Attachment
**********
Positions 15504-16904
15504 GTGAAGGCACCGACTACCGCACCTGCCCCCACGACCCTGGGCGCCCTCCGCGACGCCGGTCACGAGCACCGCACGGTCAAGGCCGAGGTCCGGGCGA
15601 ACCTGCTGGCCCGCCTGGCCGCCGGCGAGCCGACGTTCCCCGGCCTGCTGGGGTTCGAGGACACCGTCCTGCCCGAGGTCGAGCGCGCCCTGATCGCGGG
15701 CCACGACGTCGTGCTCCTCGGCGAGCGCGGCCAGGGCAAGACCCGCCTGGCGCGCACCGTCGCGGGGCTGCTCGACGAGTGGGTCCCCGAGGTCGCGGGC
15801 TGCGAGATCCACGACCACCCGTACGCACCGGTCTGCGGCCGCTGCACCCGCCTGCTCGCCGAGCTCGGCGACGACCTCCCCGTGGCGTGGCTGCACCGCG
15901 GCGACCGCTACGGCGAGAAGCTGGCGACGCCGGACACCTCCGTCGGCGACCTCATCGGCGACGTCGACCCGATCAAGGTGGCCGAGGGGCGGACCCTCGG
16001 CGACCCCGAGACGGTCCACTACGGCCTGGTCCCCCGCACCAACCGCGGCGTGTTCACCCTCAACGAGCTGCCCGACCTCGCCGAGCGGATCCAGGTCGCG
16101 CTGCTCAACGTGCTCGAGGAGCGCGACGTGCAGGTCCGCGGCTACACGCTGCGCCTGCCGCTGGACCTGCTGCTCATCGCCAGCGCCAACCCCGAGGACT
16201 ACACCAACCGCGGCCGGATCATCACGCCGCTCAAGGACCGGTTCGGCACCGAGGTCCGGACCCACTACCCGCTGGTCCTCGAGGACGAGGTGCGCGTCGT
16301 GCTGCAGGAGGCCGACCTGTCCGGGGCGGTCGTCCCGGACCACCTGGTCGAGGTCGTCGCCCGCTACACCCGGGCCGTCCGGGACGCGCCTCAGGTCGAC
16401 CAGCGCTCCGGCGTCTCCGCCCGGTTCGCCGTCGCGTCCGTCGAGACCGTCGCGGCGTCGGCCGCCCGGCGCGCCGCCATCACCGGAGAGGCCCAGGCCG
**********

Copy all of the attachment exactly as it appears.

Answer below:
Positions 15504-16904
15504 GTGAAGGCACCGACTACCGCACCTGCCCCCACGACCCTGGGCGCCCTCCGCGACGCCGGTCACGAGCACCGCACGGTCAAGGCCGAGGTCCGGGCGA
15601 ACCTGCTGGCCCGCCTGGCCGCCGGCGAGCCGACGTTCCCCGGCCTGCTGGGGTTCGAGGACACCGTCCTGCCCGAGGTCGAGCGCGCCCTGATCGCGGG
15701 CCACGACGTCGTGCTCCTCGGCGAGCGCGGCCAGGGCAAGACCCGCCTGGCGCGCACCGTCGCGGGGCTGCTCGACGAGTGGGTCCCCGAGGTCGCGGGC
15801 TGCGAGATCCACGACCACCCGTACGCACCGGTCTGCGGCCGCTGCACCCGCCTGCTCGCCGAGCTCGGCGACGACCTCCCCGTGGCGTGGCTGCACCGCG
15901 GCGACCGCTACGGCGAGAAGCTGGCGACGCCGGACACCTCCGTCGGCGACCTCATCGGCGACGTCGACCCGATCAAGGTGGCCGAGGGGCGGACCCTCGG
16001 CGACCCCGAGACGGTCCACTACGGCCTGGTCCCCCGCACCAACCGCGGCGTGTTCACCCTCAACGAGCTGCCCGACCTCGCCGAGCGGATCCAGGTCGCG
16101 CTGCTCAACGTGCTCGAGGAGCGCGACGTGCAGGTCCGCGGCTACACGCTGCGCCTGCCGCTGGACCTGCTGCTCATCGCCAGCGCCAACCCCGAGGACT
16201 ACACCAACCGCGGCCGGATCATCACGCCGCTCAAGGACCGGTTCGGCACCGAGGTCCGGACCCACTACCCGCTGGTCCTCGAGGACGAGGTGCGCGTCGT
16301 GCTGCAGGAGGCCGACCTGTCCGGGGCGGTCGTCCCGGACCACCTGGTCGAGGTCGTCGCCCGCTACACCCGGGCCGTCCGGGACGCGCCTCAGGTCGAC
16401 CAGCGCTCCGGCGTCTCCGCCCGGTTCGCCGTCGCGTCCGTCGAGACCGTCGCGGCGTCGGCCGCCCGGCGCGCCGCCATCACCGGAGAGGCCCAGGCCG